Mack:  So, in closing, is there anything else that maybe we didn’t cover that might have changed in the current tax reform bill that maybe you could share with us?

National Association of Realtors Lobby Helps to Preserve Interest Deduction for Second Homes

Jo Ann:  Two things. We were able to preserve interest deduction on second homes because that was something that was about to be totally done away with. We also have seen a change that home equity interest will no longer be deductible. So, that is [0:04:10][Inaudible] unless— Now, I say that— I understand that if the funds are being used to significantly improve the property, then it’s a different situation.

Mack:  Anything else that you feel like moving forward from here? Maybe share with this the timing associated with this new bill and when people can, I guess, begin to see the changes on their tax returns.

Jo Ann:  Well, it will take effect— Well, it’s already taken effect January 1st. However, you really won’t see the difference in filing now for April. There you won’t see any changes. The changes will come this time next year when we’re preparing for the 2018 return.

Mack:  So, in summary, it looks like we’ve tried to or we’ve simplified the tax return. We’ve put some caps on some of the itemized deductions specific to real estate taxes, not necessarily to mortgage interest deductions. You can still take the mortgage interest deductions for whatever the amount you’ve paid if you decide to— Is there a cap on that? Do you recall what the cap is?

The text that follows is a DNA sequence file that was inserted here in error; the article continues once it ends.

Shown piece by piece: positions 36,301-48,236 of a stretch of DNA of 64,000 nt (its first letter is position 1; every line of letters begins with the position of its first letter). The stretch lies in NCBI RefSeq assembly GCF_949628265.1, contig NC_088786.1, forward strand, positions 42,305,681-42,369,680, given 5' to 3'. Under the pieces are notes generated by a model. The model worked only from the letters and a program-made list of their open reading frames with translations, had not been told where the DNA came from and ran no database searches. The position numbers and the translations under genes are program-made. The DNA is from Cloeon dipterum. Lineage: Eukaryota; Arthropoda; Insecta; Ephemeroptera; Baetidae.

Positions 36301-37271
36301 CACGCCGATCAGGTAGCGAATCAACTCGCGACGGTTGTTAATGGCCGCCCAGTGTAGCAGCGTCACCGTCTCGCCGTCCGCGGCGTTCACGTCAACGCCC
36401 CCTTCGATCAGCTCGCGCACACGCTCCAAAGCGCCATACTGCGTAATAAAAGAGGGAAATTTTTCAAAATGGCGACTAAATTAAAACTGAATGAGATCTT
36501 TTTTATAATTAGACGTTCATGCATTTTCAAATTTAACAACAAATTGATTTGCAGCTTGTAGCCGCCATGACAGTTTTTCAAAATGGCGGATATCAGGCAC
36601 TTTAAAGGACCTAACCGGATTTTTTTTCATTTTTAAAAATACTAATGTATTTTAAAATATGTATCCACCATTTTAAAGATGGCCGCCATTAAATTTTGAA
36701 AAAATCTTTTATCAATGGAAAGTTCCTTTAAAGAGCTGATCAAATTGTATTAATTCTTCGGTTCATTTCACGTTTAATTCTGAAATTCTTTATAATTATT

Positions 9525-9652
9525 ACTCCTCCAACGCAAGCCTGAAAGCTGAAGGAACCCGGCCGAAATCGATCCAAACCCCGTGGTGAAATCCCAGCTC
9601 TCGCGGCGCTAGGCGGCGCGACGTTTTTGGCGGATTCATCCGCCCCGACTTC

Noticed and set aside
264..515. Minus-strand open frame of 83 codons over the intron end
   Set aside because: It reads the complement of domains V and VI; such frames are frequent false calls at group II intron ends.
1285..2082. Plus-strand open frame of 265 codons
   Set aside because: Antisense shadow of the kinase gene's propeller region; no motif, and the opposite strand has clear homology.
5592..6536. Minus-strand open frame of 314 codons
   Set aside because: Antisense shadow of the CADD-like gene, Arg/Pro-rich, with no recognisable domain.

Jo Ann:  I have to look at that and refresh my memory, but I do believe there is a cap.

Mack:  I’ll look also too. I will just put a link.

Jo Ann:  I do believe that what it is, if you purchased the property after December 15 of 17, 750,000 loan amount was the max. Anybody prior to that, they would be grandfathered in and they could deduct up to the million dollars.

Mack:  In closing, anything else you might like to add?

Jo Ann:  Just that 2018 has already started off as a year of change and I think it’s very early. So, there’s more to come.

Mack:  I appreciate your time today.

Jo Ann:  My pleasure as always. Thank you.

Mack:  Good to see you. Have a good day.

Women’s Council of Realtors President and Tax Reform Lobby

National Association of Realtors – Complete Summary of the Impact on Homeowners and Prospective Homeowners

**The final bill repealed deductions for interest paid on equity debt through 12/31/2025.  Interest is still deductible on home equity loans or second mortgages if the proceeds are used to substantially improve the residence.

***As of this publication mortgage insurance is not deductible in 2017, but a Bill has been introduced in the House to make mortgage insurance permanently deductible:  H.R. 109